October is National Physical Therapy Month: Treating chronic back pain


Physical Therapy Team at Veterans Memorial Hospital ... October is National Physical Therapy Month. The Physical Therapy Team at Veterans Memorial Hospital in Waukon is pictured above, left to right: Amy Robinson, PT, Rehabilitation Director; Laurel Hagensick, PT; Amy Ghelf, PT Assistant; Brad Krambeer, Athletic Trainer; Sara White, PT Assistant; Dacia Johnson, PT Aide; Shelly Valley, PT Assistant and Alana Gavin, PT. Submitted photo.

by Amy Robinson, PT, Veterans Memorial Hospital

Millions of Americans suffer from chronic back pain.  Chronic back pain is often defined as pain that lasts for six months or longer. It may remain constant or it may come and go. Often times, chronic pain begins as pain caused at the tissue level, but after prolonged pain signals are sent to the brain, the pain threshold of the transmitting nerves decreases making them more sensitive. Also, the brain becomes more sensitive to the pain it is receiving, so your pain feels much worse even though your injury or illness is not getting any worse.

Chronic Back Pain Facts:

· Low back pain disability depends more on fear of activity than on pain or physical pathology.
· Increased time off work decreases the likelihood of returning to work.
· Pain sensation does not equal injury or physical damage.
· Abnormal spine images such as disk bulges/herniations, disk cracks, and degenerative joint disease have been found to correlate more positively with increased age versus pain symptoms.
· Chronic pain is often accompanied by symptoms of depression and anxiety.

Physical therapy looks at several aspects leading to low back pain. Although back pain may be caused by a specific injury, it is typically the result of:

1. Poor posture.
2. Faulty body mechanics.
3. Loss of strength and flexibility.
4. Stressful living and working habits.
5. General decline of physical fitness.

After a thorough evaluation, the Physical Therapy staff at Veterans Memorial Hospital will look at the above factors and personalize them to each client on an individual basis. We educate our clients on proper posture and lifting techniques, discuss possibilities for changes in their home/work environment, correct specific muscle imbalances, and begin an overall fitness program. Not only do we treat our client’s immediate symptoms with pain relieving agents such as ultrasound and electrical stimulation, but we also give them the knowledge and appropriate exercises to rid themselves of the immediate pain and the possible reoccurrence in the future.

A Physical Therapist can evaluate and treat persons with acute or chronic back conditions in order to alleviate pain. Typically, the therapist will perform a posture and alignment assessment, perform special tests and take measurements to determine the cause of the back pain. Treatment may consist of modalities such as ultrasound or electrical stimulation. Stretching, massage, traction and exercise may also be prescribed depending on the condition. The patient is always given home instructions on ways to relieve the pain and help stretch or strengthen particular muscle groups.

What Are Five Good Exercises for My Back?
Most people tend to ignore their lower back when exercising, so it’s very easy for an individual to have weak muscles in that specific region. Believe it or not, you may even be weakening your back by doing all those crunches for your abs. Over-emphasizing the abdominals without also working the low back can lead to the abs getting shorter, which in turn stretches out the muscles in the low back.  When the back muscles are in this elongated position, they are more prone to strain and injury. Any kind of back extension, with resistance or not, will help keep the low back strong and in proper balance with the abdominals. Try these exercises at home.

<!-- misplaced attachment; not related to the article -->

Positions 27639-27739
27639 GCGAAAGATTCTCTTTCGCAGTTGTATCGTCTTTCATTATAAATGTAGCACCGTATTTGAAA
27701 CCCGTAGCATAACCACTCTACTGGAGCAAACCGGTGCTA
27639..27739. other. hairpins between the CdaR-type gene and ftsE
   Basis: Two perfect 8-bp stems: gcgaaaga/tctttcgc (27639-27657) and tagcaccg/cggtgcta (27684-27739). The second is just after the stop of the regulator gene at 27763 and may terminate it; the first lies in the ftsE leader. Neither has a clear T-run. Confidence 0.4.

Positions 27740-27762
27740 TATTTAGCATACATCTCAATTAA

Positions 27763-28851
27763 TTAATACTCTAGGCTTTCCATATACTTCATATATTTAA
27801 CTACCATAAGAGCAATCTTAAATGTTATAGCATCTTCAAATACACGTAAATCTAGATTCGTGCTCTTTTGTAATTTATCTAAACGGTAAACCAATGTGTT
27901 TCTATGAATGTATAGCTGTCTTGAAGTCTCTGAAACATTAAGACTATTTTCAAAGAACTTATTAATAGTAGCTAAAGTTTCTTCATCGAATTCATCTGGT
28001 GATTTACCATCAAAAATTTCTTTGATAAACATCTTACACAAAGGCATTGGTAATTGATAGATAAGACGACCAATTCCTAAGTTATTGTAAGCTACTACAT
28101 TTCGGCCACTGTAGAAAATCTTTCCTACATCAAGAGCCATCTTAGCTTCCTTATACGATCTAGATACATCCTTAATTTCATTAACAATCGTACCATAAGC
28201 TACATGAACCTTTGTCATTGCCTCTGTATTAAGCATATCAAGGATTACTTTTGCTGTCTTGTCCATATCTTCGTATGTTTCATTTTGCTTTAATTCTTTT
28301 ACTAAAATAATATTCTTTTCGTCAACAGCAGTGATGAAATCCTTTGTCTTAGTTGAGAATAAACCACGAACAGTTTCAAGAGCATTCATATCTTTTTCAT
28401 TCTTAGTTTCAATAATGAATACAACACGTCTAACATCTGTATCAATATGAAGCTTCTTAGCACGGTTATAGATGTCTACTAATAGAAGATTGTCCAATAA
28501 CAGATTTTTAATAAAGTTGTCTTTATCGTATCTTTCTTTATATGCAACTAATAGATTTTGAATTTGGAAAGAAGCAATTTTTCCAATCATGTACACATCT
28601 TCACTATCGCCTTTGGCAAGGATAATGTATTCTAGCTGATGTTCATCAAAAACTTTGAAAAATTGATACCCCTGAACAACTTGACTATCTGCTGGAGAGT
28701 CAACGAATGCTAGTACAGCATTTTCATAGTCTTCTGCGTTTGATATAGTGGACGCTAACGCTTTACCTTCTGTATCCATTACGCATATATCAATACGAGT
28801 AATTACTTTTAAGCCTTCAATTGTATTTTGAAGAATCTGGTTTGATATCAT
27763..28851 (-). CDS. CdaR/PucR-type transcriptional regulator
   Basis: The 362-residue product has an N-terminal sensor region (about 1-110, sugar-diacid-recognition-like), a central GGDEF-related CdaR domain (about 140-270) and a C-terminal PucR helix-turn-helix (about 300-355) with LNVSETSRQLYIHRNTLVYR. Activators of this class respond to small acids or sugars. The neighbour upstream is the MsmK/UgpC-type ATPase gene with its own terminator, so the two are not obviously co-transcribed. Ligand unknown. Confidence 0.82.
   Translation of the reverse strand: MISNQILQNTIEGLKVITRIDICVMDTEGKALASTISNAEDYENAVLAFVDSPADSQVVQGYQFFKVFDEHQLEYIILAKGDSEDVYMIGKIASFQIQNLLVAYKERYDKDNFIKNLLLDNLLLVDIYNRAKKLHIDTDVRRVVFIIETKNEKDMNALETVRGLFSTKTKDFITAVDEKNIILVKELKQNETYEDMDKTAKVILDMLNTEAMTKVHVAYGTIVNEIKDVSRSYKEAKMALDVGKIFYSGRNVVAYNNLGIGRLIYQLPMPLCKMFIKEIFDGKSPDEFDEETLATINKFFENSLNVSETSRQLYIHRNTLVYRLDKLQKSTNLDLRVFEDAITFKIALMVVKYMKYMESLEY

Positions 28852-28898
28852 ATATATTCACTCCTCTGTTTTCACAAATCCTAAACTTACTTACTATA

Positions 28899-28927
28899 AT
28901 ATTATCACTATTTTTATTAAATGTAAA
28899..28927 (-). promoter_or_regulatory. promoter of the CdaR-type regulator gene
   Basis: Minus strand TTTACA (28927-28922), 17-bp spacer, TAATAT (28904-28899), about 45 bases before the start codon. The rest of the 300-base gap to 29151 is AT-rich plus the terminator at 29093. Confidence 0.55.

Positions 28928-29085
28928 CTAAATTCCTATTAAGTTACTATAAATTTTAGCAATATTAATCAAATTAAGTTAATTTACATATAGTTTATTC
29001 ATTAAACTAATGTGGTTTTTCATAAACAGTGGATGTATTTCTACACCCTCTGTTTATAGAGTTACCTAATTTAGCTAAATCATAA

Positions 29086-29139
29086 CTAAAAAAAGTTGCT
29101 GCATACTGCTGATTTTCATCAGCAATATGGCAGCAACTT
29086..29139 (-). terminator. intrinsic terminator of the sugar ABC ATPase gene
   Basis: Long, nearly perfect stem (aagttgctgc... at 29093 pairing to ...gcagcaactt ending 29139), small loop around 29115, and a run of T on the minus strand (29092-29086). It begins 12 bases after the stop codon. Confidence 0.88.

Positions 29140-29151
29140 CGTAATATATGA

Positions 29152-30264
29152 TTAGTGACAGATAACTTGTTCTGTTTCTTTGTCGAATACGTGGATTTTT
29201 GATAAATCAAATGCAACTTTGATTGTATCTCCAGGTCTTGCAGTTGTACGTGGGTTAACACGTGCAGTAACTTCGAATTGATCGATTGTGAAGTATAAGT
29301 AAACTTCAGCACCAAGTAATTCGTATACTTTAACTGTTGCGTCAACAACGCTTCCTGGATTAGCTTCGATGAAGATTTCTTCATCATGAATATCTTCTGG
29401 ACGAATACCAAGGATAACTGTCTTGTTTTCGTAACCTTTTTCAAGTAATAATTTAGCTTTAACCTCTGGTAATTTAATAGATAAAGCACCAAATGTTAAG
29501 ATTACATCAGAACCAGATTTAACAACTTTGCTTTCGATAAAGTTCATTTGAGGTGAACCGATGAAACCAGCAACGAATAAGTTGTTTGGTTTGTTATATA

1. Pelvic Tilt: Start on your back with you knees bent. As you exhale, contract your stomach muscles, push your belly button towards the floor and flatten your lower back. Hold for five seconds. Repeat 10 times.
2. Knee to Chest: Start on your back and gently pull one knee towards your chest using your hands to hold your leg. Hold for 10 seconds. Repeat 3-5 times on each leg.
3. Lower Trunk Rotation:  Start on your back with your knees bent. With your knees together, bring them to one side. Your feet should stay on the floor. Hold 3-5 seconds, then contract your abdominal muscles while moving your legs to the opposite side, again holding for 3-5 seconds. Repeat 5-10 times on each side.
4. Hamstring Stretch:  Start on your back. Keep your leg as straight as possible and gently pull it up until you feel a stretch. You can use a towel to help you pull. Hold for 20 seconds then switch to the other leg. Repeat three times on each side.
5. Bridge: Start on your back with your arms by your side and your knees bent. Slowly raise your hips off the floor, contracting your buttocks and your hamstrings as you go up. Hold 3-5 seconds and repeat 10 times.

What you can do…

· Stay active! Movement will not cause damage.
· Focus on your goals and achievements, not on your pain.
· Think positively, expect results.

Contact the Veterans Memorial Hospital Rehabilitation Department if you have any questions or talk to your doctor if you think you may need physical therapy to regain back strength.
 

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